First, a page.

T-Mobile US (NYSE:TMUS) laid out a new proposal for the design of the incentive auctions of 600 MHz broadcast spectrum, and is pushing for a sliding spectrum screen that it argues will help ensure the auction generates enough revenue.
The backdrop of the proposed rule is a continuing fight between T-Mobile, Sprint Nextel (NYSE:S) and smaller carriers on one side, and AT&T (NYSE:T) and Verizon Wireless (NYSE:VZ) on the other over how restricted the two larger carriers should be in bidding for the spectrum in the auction. The smaller carriers have argued for caps on how much spectrum AT&T and Verizon can acquire below 1 GHz, limits that the larger carriers have said will deprive the auction of needed revenue.
Seeking to rebut that argument, T-Mobile's newly proposed rule, which it calls a "Dynamic Market Rule," would seek to combine market forces with limits on spectrum aggregation. The carrier proposed the rule last week in meetings with FCC officials and briefed reporters about it on Monday.
Under the rule, the forward part of the auction, where carriers will bid to acquire spectrum broadcast TV stations have relinquished, would start with a spectrum-aggregation limit. The limit would be one-third of the low-band spectrum in a given market. However, there would be a carve-out for AT&T and Verizon, which would be able to obtain a 5x5 MHz block of spectrum in any market where they exceed the limit.
If the FCC's revenue targets are met with the limit in place, then the auction would close once there is no longer any active bidding. However, if the revenue target is not met, the limit on how much spectrum a carrier could hold would be then be gradually relaxed for all bidders. If the revenue target isn't met once the limit is totally removed, the FCC would resume the process by starting at the next lower spectrum target with the aggregation limit in place.
"This proposal allows the FCC to put auction restrictions to a market test," Gregory Rosston, deputy director of the Stanford Institute for Economic Policy Research and former FCC deputy chief economist, said during a conference call with reporters explaining T-Mobile's proposal, according to CNET.
According to CNET, Rosston said that the relaxation of the rules would be done one at a time on a market-by-market basis. T-Mobile argues that this approach should spur competition for the right to buy additional spectrum licenses until the revenue target is hit, which should increase the prices bidders pay.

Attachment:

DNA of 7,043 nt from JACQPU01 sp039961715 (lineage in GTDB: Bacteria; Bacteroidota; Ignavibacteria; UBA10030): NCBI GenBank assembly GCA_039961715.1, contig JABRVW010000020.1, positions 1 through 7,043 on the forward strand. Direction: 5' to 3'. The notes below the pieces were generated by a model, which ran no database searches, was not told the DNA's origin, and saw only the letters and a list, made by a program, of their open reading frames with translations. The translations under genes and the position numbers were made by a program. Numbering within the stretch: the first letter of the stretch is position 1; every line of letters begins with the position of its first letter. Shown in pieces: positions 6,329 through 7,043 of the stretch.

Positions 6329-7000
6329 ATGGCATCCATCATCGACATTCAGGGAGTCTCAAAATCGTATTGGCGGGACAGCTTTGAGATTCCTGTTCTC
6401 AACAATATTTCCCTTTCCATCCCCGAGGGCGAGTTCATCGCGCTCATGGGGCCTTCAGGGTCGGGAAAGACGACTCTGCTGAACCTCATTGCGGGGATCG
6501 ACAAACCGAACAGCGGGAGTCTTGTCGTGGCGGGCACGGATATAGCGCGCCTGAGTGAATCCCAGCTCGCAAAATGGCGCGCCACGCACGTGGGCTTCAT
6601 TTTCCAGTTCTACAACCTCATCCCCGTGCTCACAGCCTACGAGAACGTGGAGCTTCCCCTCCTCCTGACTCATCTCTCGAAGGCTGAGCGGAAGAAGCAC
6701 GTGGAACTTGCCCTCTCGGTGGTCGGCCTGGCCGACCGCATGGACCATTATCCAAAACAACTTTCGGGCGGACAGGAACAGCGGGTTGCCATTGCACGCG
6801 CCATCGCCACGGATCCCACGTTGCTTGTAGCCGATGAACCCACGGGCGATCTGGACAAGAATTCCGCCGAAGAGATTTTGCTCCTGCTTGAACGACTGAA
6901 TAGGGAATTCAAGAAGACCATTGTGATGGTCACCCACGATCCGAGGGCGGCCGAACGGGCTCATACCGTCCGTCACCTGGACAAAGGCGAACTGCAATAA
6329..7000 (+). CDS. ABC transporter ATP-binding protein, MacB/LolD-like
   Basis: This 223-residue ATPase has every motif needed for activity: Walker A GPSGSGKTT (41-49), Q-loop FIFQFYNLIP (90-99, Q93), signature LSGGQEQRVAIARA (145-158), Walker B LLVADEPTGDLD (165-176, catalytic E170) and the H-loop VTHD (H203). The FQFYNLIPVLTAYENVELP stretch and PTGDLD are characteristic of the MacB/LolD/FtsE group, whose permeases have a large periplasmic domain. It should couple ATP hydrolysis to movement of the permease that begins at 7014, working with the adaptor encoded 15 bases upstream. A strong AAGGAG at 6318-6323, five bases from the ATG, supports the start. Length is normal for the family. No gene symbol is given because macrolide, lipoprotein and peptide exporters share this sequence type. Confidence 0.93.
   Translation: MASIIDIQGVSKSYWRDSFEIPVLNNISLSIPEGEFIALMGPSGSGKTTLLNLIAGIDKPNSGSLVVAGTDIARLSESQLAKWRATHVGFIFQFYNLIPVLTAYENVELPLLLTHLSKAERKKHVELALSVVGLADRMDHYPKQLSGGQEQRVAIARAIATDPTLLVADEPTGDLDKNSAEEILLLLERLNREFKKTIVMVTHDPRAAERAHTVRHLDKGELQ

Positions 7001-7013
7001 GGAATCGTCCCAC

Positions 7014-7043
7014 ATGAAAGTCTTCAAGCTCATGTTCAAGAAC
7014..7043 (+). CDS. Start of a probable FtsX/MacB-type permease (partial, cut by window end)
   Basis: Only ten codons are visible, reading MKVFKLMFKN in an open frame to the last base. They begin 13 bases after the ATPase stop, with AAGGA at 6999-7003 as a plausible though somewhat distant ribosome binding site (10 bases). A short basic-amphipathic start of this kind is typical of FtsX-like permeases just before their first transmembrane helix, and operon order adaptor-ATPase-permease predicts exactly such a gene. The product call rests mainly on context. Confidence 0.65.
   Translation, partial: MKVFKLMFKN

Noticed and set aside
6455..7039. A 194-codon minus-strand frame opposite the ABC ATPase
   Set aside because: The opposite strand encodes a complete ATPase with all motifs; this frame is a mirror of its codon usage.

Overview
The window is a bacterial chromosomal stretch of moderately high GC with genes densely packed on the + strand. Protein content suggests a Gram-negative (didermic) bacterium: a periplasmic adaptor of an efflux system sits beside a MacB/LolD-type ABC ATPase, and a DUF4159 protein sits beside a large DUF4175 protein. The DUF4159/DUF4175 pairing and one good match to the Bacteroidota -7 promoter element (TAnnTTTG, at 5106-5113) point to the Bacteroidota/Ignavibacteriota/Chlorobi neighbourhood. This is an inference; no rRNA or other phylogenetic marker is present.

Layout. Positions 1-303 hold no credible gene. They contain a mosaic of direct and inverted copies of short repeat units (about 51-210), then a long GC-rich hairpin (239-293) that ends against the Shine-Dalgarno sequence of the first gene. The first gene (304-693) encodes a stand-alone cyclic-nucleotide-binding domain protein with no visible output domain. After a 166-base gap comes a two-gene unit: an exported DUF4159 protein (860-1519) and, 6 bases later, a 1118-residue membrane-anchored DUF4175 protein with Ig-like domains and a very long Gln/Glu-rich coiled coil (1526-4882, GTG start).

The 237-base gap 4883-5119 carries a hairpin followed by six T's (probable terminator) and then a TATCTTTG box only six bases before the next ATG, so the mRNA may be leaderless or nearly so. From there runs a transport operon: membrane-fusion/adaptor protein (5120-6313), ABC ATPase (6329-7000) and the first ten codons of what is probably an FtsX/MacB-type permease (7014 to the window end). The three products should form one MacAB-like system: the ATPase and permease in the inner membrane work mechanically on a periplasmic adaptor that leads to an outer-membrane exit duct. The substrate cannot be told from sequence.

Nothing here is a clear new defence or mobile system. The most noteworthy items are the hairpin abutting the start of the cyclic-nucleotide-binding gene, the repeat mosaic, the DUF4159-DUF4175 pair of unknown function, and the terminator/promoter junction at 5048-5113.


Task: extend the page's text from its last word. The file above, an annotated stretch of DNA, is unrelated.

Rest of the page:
"By relying on actual bids rather than predictions of bidder behavior, the Dynamic Market Rule helps remove any risk that revenue targets for clearing broadcasters and funding the FirstNet public safety network will not be met," T-Mobile wrote in an FCC filing. "Imposing modest constraints on excessive low-band spectrum aggregation will promote competition, increase consumer choice, encourage innovation, and accelerate broadband deployment."
An AT&T spokesman said the company is studying the T-Mobile proposal but declined to comment further, according to IDG News Service. In a company blog post earlier this month, Bob Quinn, AT&T's senior vice president of federal regulatory, wrote that "if the incentive auction rules are manipulated to essentially set aside spectrum for these or other providers, less revenue will be generated. Broadcasters, fearing they will not receive top dollar for their spectrum due to that set aside, will contribute less spectrum to the auction. This will, in turn, jeopardize the entirety of the auction including the critical goal of raising the billions of dollars necessary to fund FirstNet."
The incentive auctions are scheduled to begin next year. Under the FCC's proposed rules, broadcasters will submit bids to relinquish their 6 MHz pieces of spectrum in a reverse auction where the FCC will pay them. (The FCC's band plan for the broadcast spectrum carriers would use calls for 5 MHz blocks.) The process is voluntary for broadcasters, but many worry that broadcasters might not give up their spectrum based to their previous resistance to the auctions. After broadcasters give up their spectrum, it will be "repacked" so that broadcasters that do not give up their spectrum can stay on the air. Then the FCC will conduct a traditional "forward" auction in which wireless carriers will bid for the freed spectrum. There is an ongoing debate over what the "band plan" should be for the spectrum once broadcasters are repacked.
- see this FCC filing
- see this FCC slide
- see this Broadcasting & Cable article
- see this CNET article
- see this IDG News Service article
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